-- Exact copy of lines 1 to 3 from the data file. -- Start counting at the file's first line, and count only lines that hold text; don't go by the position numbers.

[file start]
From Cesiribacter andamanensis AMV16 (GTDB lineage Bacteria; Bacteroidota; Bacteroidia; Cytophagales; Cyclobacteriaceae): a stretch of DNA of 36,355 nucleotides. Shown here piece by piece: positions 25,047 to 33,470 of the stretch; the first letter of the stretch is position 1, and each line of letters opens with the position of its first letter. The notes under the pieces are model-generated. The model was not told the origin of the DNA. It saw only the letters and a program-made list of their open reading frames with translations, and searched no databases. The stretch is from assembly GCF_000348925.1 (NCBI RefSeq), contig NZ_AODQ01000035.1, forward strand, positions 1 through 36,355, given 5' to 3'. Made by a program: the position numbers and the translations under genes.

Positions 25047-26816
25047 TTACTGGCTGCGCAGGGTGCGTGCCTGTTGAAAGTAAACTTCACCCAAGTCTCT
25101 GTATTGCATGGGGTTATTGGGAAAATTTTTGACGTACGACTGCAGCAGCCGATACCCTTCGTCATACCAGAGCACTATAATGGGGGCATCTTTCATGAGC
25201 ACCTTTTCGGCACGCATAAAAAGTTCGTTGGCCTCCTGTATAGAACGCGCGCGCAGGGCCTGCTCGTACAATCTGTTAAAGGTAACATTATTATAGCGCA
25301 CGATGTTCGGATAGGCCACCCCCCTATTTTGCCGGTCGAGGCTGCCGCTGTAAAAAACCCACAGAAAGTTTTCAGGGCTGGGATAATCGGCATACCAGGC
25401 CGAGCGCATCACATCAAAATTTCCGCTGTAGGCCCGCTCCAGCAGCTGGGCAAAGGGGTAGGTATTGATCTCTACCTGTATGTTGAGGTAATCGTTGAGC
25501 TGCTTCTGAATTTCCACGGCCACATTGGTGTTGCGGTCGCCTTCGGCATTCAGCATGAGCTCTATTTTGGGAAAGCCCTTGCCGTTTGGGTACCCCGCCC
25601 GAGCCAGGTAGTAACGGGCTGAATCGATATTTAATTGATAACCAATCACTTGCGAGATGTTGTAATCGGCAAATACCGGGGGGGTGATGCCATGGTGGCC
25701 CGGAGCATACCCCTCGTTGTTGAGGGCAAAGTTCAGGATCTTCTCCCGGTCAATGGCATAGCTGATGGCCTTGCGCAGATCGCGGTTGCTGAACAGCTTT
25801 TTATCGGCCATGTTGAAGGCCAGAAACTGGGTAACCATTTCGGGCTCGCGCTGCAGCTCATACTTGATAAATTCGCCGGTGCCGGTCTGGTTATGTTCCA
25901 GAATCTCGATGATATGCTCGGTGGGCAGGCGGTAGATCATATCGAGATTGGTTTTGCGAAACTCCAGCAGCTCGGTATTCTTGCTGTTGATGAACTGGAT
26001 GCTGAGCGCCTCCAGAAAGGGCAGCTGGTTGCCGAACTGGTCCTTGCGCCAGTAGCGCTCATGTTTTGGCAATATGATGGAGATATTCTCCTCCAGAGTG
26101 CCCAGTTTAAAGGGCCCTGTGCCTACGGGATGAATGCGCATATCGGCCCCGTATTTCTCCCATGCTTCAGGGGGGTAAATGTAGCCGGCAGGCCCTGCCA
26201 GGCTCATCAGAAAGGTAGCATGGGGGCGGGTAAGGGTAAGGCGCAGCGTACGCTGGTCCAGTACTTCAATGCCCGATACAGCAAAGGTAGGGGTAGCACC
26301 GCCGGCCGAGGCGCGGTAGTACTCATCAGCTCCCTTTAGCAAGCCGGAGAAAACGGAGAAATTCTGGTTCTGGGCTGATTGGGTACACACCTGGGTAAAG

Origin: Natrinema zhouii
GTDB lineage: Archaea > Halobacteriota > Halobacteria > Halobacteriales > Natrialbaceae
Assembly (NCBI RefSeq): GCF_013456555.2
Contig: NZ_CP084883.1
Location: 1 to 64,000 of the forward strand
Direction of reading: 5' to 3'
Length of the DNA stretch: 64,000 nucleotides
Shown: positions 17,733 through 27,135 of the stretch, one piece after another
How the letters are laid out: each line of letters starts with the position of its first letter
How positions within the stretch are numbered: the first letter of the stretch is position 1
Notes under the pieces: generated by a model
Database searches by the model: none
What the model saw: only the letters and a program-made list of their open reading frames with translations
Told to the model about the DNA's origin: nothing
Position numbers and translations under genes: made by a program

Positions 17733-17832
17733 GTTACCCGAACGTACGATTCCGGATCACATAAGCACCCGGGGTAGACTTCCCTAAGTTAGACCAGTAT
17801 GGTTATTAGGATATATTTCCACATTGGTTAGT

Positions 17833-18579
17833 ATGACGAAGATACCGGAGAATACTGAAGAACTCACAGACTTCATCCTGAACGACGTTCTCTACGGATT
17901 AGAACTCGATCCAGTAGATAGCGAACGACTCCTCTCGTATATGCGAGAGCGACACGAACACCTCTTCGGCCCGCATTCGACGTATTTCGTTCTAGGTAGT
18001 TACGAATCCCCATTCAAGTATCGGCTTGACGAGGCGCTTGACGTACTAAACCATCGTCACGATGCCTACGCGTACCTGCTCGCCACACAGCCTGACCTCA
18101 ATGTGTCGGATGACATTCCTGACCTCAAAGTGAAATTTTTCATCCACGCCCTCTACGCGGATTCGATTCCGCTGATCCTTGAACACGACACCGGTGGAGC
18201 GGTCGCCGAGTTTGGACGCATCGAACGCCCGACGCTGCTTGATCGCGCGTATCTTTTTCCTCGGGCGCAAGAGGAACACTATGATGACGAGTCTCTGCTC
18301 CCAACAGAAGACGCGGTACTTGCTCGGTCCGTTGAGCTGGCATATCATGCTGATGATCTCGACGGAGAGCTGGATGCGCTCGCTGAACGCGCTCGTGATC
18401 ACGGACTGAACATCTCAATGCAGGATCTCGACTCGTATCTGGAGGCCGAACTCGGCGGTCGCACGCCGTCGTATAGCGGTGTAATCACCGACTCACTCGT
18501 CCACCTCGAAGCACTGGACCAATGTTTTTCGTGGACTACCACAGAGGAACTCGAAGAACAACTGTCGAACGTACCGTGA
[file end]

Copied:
From Cesiribacter andamanensis AMV16 (GTDB lineage Bacteria; Bacteroidota; Bacteroidia; Cytophagales; Cyclobacteriaceae): a stretch of DNA of 36,355 nucleotides. Shown here piece by piece: positions 25,047 to 33,470 of the stretch; the first letter of the stretch is position 1, and each line of letters opens with the position of its first letter. The notes under the pieces are model-generated. The model was not told the origin of the DNA. It saw only the letters and a program-made list of their open reading frames with translations, and searched no databases. The stretch is from assembly GCF_000348925.1 (NCBI RefSeq), contig NZ_AODQ01000035.1, forward strand, positions 1 through 36,355, given 5' to 3'. Made by a program: the position numbers and the translations under genes.

Positions 25047-26816
25047 TTACTGGCTGCGCAGGGTGCGTGCCTGTTGAAAGTAAACTTCACCCAAGTCTCT